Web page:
In the end, some of us in New Orleans believe that we in fact have to do it on our own, and have adopted the motto of the Irish nationalist movement Sinn Fein, which in Gallic means Ourselves Alone, as a motto.

Frankly, if there were a vote tomorrow to secede, I'd vote yes. I have great affection for the people of the United States who have come (and continue to come) to help. I have abandoned all faith or trust in what I have taken to calling the central government, and I don't know that a change of party will make a tremendous difference.

What I have seen is a tremendous resiliance in the people down here, and an outpouring of support in the form of the tens of thousands of volunteers who continue to come today. I may have lost faith in "America", but I have not lost faith in people.

You are dead on in your last point. If the U.S. cannot manage the recovery of New Orleans, then whoever is next will suffer again as the people here have. They will have to discover on their own that the U.S. is no longer the country of the greatest generation, the nation that built the interstate system and sent men to the moon. They will discover, too late, that expecting the government to protect or rescue them was a terrible and tragic mistake.

All that said, I believe we will make it because the people of New Orleans (and the entire Gulf Coast) are determined to recover and live here, whatever obstacles are placed in our way. Sinn Fein.

Larry James said...

Mark, really appreciate this post and update from the city.

Of course, the President's action in this appointment has been the opposite of what is needed. I had in mind a leader who would get the funds flowing to homeowners who could then engage the marketplace and let things begin to happen.

The corporate corruption you describe would not happen if the media were really tuned in and the czar were seated at the Cabinet table with the right Cabinet and President. By the way, the czar should be from New Orleans.

I understand and can see your point about the natinoal government. I also understand the resiliance of the people of your great city.

I don't agree about a change in administration making a difference: I have to believe that it would make a huge difference.

You and the city remain in my prayers.

Karen said...

Ditto the prayers.

What a very frustrating situation. And what a fearsome portent for things that may come.

Cole M. French said...

I'm not sure that grassroots efforts couldn't work. The Government has never worked in this arena. Are we supposed to think that it will someday? The problem is we all point to government to do something about it instead of pointing at ourselves. And, government is typically so far removed everyday life they just throw at the money problem. That has never and will never work. Solutions aren't as simple as dollars and cents.

Larry James said...

Cole, thanks for the post.

I beg to differ with you. Worked in Europe after WWII--Marshall Plan. Worked in lifting millions of eldlerly out of poverty via Medicare. Worked with the GI Bill and FHA. Government assistance can be a grass roots partnership. You are correct, it doesn't work if Haliburton gets it all. But homeowners should be getting SBA-type loans and grants to rebuild. It is not happening and unassisted grassroots work can't get to scale here.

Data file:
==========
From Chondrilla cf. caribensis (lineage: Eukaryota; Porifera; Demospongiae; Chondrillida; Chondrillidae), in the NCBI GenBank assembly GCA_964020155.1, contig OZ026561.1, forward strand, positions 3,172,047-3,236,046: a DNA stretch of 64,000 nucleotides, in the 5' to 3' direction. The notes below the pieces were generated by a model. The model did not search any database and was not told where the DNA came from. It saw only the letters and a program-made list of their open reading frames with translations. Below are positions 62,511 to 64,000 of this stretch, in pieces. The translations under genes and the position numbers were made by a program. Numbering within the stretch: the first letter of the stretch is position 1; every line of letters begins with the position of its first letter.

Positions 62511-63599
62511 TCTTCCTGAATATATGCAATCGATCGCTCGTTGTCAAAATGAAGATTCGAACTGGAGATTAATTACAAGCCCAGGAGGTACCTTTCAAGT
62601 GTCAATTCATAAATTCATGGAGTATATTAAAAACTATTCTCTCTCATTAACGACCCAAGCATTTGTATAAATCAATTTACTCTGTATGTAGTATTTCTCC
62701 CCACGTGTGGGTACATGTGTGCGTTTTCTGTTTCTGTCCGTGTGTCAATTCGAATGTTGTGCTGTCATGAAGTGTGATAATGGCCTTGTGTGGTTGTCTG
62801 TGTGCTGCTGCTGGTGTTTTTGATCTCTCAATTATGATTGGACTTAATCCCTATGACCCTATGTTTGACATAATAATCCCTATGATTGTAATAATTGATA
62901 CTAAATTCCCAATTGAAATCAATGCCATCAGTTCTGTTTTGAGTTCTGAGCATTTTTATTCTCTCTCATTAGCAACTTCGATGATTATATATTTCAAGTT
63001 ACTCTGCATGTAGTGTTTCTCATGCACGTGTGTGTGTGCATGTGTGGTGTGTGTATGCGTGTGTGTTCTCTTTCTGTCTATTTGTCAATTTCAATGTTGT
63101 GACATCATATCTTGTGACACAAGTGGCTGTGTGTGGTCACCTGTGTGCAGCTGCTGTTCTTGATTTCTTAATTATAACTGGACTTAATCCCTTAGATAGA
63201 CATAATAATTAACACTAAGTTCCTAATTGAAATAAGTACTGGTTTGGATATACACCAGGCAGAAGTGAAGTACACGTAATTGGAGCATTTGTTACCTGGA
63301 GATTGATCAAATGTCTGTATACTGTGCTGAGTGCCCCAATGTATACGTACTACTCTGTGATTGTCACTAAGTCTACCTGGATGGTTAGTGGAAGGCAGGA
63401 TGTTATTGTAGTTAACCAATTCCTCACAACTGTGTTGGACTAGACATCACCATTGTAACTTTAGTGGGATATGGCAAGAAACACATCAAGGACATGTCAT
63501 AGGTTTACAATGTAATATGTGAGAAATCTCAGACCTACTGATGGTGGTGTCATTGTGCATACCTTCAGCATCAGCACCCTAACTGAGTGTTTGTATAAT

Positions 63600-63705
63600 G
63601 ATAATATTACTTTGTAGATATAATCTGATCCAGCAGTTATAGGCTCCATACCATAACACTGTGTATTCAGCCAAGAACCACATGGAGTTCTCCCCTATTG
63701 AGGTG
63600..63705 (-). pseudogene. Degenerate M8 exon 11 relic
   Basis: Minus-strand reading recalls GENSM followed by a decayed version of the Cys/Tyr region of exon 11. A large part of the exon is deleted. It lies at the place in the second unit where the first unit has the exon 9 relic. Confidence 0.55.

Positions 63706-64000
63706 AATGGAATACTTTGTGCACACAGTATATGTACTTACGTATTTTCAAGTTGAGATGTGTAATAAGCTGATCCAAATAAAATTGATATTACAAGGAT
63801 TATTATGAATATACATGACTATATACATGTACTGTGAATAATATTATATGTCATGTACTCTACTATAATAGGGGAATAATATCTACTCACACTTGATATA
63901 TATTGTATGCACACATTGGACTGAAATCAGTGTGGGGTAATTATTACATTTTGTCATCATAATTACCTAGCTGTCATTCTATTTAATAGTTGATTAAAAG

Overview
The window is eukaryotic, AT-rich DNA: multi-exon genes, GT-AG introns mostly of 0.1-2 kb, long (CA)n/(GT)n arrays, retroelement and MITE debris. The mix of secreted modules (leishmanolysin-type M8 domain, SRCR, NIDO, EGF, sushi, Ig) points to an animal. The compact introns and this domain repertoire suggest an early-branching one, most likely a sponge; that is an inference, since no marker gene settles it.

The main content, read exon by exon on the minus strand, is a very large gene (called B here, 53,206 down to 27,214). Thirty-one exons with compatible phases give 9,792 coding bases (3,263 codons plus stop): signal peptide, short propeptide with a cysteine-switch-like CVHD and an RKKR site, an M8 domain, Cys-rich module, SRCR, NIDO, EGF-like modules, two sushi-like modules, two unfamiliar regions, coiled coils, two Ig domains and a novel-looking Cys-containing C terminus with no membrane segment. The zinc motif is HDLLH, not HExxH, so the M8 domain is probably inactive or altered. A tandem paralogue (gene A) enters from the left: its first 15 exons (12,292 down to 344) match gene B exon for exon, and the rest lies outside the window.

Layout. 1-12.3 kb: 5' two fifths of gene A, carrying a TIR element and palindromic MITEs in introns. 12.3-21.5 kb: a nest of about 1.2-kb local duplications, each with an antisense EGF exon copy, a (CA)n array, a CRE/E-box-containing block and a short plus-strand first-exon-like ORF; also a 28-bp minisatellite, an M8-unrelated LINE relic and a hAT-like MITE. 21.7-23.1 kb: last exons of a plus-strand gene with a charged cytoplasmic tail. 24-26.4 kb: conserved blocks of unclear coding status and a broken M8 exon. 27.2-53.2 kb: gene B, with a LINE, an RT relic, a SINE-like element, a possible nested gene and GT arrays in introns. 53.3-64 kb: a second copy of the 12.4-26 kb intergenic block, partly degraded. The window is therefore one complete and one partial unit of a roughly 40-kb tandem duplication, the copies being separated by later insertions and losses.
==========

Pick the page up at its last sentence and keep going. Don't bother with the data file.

Karen Shafer said...

You're right, Larry. I see it with the homeless downtown. If grassroots efforts could solve the problem, there wouldn't be a homeless problem in Dallas, because the heavy lifting done by the faith community downtown is phenomenal.

But it is not enough!

People who are anti government involvement often say to me, "It's the job of the churches to take care of the homeless." I reply that they already are taking care of them.

But a comprehensive solution to such large problems must involve grassroots action, business support, city government, and state and federal funding. Otherwise, as you say, the scale is too immense.

When something as big as federal government is corrupt -- ie, funneling money and power only to its cronies -- it has a profound effect on the way things filter down to the rest of us, especially people living in poverty.

But the places were enormous problems like those in New Orleans are solved are places where all the levels of support are somehow brought together.

Happily, getting to know Mayor Leppert the past few months, I believe we now have a city leader who is both competent and really cares.

chris said...

New Orleans was a cesspool BEFORE Katrina and it will continue to be unless they quit electing corrupt politicians to run the state. For example, former governor Edwin Edwards in in the penitentiary, followed by an attorney general, an election commissioneer, three insurance commissioners, an agriculture commissioner, a congressman, a federal judge, a state Senate president and various legislators, judges and other municipal and parish officers.

And what about U.S, Representative William Jefferson who hid $90,000 in his freezer and yet was re-elected for a ninth term in 2006.

Anonymous said...

Chris, I agree. But, I wonder, how many poor people were involved in these examples of corruption you so eagerly point out? I wonder if we counted all of the corporate interests involved or all of those folks with wealth involved who sought to turn the system to their advantage, if they would out number the poor who might have been involved? I think we all know the answer to that one. We need leaders who rise above greed to lead. I'm about convinced that greed and extremist, fundamentalist religion pose the gravest threats to our civilization today. Phil C.